Headphones have been around in one form or another ever since the first radio was created for consumer use. Today we get “brand names” based off of celebrities and athletes and music producers. This all seems to indicate that the appeal is directed emotionally at the potential buyer. And it seems hard to argue against it being effective, even if the product falls way short of providing quality results.
But if the basic purpose of a pair of headphones is to provide a secure listening environment for a person, sans surroundings “noise”, then a headphones designed with an added purpose should be lauded. Because you’re getting more for your money than otherwise, and the headphones are having a bit more effort put into their construction.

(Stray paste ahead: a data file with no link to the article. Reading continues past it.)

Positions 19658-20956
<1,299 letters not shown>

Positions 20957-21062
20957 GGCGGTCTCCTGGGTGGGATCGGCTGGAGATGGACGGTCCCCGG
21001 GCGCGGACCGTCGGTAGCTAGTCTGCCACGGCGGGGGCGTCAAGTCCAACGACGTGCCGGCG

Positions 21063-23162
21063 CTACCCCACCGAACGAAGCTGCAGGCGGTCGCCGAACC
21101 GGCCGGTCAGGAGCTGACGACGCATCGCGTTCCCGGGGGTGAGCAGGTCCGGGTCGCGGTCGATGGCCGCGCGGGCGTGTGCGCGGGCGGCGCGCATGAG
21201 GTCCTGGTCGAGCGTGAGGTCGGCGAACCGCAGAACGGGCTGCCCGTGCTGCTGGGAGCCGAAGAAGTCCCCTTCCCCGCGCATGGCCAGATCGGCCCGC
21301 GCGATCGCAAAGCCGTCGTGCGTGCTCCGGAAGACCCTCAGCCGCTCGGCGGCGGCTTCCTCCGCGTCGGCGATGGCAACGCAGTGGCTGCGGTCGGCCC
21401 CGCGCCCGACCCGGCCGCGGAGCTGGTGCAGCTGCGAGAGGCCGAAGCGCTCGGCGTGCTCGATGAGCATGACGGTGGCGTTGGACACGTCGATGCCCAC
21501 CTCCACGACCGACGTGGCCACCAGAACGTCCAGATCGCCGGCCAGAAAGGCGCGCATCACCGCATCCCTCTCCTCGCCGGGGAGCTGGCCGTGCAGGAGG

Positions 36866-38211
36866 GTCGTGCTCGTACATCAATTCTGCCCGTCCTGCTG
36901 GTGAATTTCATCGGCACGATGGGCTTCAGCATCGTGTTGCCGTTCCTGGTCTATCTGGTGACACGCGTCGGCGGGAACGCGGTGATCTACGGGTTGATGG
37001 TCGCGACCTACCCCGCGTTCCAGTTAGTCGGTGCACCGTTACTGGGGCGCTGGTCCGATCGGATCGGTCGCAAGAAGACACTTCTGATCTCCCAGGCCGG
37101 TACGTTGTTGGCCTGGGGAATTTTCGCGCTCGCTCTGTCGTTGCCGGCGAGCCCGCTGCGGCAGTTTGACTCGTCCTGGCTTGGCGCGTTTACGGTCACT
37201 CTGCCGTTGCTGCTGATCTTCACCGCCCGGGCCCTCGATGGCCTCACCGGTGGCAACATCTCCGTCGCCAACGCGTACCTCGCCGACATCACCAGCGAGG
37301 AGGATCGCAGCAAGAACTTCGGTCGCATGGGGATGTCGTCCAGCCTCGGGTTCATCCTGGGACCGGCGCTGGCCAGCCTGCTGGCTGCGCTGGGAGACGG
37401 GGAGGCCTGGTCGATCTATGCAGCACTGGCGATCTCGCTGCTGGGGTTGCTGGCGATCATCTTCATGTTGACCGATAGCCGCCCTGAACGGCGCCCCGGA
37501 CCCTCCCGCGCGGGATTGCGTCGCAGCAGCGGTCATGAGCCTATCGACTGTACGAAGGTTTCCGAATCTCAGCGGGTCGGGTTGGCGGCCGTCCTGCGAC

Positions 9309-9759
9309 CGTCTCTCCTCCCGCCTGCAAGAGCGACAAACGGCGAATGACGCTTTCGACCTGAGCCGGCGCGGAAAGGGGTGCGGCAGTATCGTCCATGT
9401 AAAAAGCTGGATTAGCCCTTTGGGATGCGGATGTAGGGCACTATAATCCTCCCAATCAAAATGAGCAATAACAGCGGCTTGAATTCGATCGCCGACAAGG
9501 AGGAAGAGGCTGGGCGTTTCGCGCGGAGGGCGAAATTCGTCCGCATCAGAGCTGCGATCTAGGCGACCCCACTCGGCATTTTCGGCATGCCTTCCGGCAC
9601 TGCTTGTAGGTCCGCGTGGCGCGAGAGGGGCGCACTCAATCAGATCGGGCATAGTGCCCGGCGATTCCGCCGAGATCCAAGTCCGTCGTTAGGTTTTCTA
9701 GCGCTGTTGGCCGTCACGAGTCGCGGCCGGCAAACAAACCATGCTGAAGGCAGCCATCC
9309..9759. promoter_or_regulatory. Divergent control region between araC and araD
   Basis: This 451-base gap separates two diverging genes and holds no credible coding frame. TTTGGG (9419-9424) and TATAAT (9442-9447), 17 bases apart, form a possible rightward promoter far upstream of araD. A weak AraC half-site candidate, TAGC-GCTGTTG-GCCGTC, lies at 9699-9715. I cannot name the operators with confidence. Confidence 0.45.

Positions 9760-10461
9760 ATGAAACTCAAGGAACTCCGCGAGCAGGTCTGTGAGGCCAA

Wicked Audio’s SOLUS is such a headphones. To start, it has a nicely designed exterior — all black and red meshed together. Of course you don’t see that until you’ve taken it out of the box which is “hip.” Yeah, it commands attention with the same black/red color scheme and even throws in a slatted front panel. So once you get the headphones out from the plastic insert, you can notice a few things — like that they’re the reason the box was so heavy. The SOLUS Headphones are full sized jobbers that cover your ears in a way similar to the flaps on the side of an old fashioned winter kiddie cap. Doing this means that sound isolation from the outside world doesn’t have to rely on electronic microphones and acoustic audio canceling waves. And when you look at these guys, their size kind of appeals to the emotions too. Because big usually means “better.” At least to most folks.